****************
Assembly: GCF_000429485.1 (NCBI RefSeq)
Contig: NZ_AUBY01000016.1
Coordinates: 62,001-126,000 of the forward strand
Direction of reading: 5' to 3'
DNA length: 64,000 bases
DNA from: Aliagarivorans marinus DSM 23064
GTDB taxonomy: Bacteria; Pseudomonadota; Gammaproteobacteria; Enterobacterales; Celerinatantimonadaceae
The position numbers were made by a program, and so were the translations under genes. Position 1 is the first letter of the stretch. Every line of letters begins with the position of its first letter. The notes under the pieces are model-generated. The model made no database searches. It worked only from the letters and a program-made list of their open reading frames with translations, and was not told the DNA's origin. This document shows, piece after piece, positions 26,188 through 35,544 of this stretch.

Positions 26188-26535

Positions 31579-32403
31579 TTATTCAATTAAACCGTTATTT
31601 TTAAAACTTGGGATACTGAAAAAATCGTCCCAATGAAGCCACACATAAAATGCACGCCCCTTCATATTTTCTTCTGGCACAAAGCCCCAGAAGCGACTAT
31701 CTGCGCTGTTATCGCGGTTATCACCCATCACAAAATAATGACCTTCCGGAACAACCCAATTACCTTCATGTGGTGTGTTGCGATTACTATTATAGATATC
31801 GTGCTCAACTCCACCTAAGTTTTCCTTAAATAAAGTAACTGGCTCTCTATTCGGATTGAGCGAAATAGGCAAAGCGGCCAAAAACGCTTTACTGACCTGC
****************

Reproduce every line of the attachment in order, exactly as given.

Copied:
Assembly: GCF_000429485.1 (NCBI RefSeq)
Contig: NZ_AUBY01000016.1
Coordinates: 62,001-126,000 of the forward strand
Direction of reading: 5' to 3'
DNA length: 64,000 bases
DNA from: Aliagarivorans marinus DSM 23064
GTDB taxonomy: Bacteria; Pseudomonadota; Gammaproteobacteria; Enterobacterales; Celerinatantimonadaceae
The position numbers were made by a program, and so were the translations under genes. Position 1 is the first letter of the stretch. Every line of letters begins with the position of its first letter. The notes under the pieces are model-generated. The model made no database searches. It worked only from the letters and a program-made list of their open reading frames with translations, and was not told the DNA's origin. This document shows, piece after piece, positions 26,188 through 35,544 of this stretch.

Positions 26188-26535

Positions 31579-32403
31579 TTATTCAATTAAACCGTTATTT
31601 TTAAAACTTGGGATACTGAAAAAATCGTCCCAATGAAGCCACACATAAAATGCACGCCCCTTCATATTTTCTTCTGGCACAAAGCCCCAGAAGCGACTAT
31701 CTGCGCTGTTATCGCGGTTATCACCCATCACAAAATAATGACCTTCCGGAACAACCCAATTACCTTCATGTGGTGTGTTGCGATTACTATTATAGATATC
31801 GTGCTCAACTCCACCTAAGTTTTCCTTAAATAAAGTAACTGGCTCTCTATTCGGATTGAGCGAAATAGGCAAAGCGGCCAAAAACGCTTTACTGACCTGC